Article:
FL: Can you elaborate on what is scaring you? That we talk to biologists?

YNH: That's the moment when you can really hack human beings, not by collecting data about our search words or our purchasing habits, or where do we go about town, but you can actually start peering inside, and collect data directly from our hearts and from our brains.

FL: Okay, can I be specific? First of all the birth of AI is AI scientists talking to biologists, specifically neuroscientists, right. The birth of AI is very much inspired by what the brain does. Fast forward to 60 years later, today's AI is making great improvements in healthcare. There's a lot of data from our physiology and pathology being collected and using machine learning to help us. But I feel like you're talking about something else.

YNH: That's part of it. I mean, if there wasn't a great promise in the technology, there would also be no danger because nobody would go along that path. I mean, obviously, there are enormously beneficial things that AI can do for us, especially when it is linked with biology. We are about to get the best healthcare in the world, in history, and the cheapest and available for billions of people by their smartphones. And this is why it is almost impossible to resist the temptation. And with all the issues of privacy, if you have a big battle between privacy and health, health is likely to win hands down. So I fully agree with that. And you know, my job as a historian, as a philosopher, as a social critic is to point out the dangers in that. Because, especially in Silicon Valley, people are very much familiar with the advantages, but they don't like to think so much about the dangers. And the big danger is what happens when you can hack the brain and that can serve not just your healthcare provider, that can serve so many things for a crazy dictator.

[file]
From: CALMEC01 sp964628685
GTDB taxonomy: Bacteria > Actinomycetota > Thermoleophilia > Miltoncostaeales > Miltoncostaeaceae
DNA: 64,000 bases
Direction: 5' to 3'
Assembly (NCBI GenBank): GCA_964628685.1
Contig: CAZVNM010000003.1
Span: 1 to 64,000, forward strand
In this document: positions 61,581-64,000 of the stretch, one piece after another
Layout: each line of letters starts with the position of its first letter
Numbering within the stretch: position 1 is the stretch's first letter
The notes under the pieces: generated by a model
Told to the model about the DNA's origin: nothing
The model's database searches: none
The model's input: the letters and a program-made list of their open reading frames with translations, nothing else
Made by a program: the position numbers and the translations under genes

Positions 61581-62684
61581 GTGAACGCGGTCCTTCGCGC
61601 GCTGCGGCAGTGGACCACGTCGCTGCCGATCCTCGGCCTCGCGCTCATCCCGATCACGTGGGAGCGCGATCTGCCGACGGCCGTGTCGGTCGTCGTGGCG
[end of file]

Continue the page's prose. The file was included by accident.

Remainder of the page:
NT: Let's focus on what it means to hack the brain. Right now, in some ways my brain is hacked, right? There's an allure of this device, it wants me to check it constantly, like my brain has been a little bit hacked. Yours hasn't because you meditate two hours a day, but mine has and probably most of these people have. But what exactly is the future brain hacking going to be that it isn't today?

YNH: Much more of the same, but on a much larger scale. I mean, the point when, for example, more and more of your personal decisions in life are being outsourced to an algorithm that is just so much better than you. So you know, you have we have two distinct dystopias that kind of mesh together. We have the dystopia of surveillance capitalism, in which there is no like Big Brother dictator, but more and more of your decisions are being made by an algorithm. And it's not just decisions about what to eat or where to shop, but decisions like where to work and where to study, and whom to date and whom to marry and whom to vote for. It's the same logic. And I would be curious to hear if you think that there is anything in humans which is by definition unhackable. That we can't reach a point when the algorithm can make that decision better than me. So that's one line of dystopia, which is a bit more familiar in this part of the world. And then you have the full fledged dystopia of a totalitarian regime based on a total surveillance system. Something like the totalitarian regimes that we have seen in the 20th century, but augmented with biometric sensors and the ability to basically track each and every individual 24 hours a day.

And you know, which in the days of Stalin or Hitler was absolutely impossible because they didn't have the technology, but maybe might be possible in 20 years, 30 years. So, we can choose which dystopia to discuss but they are very close...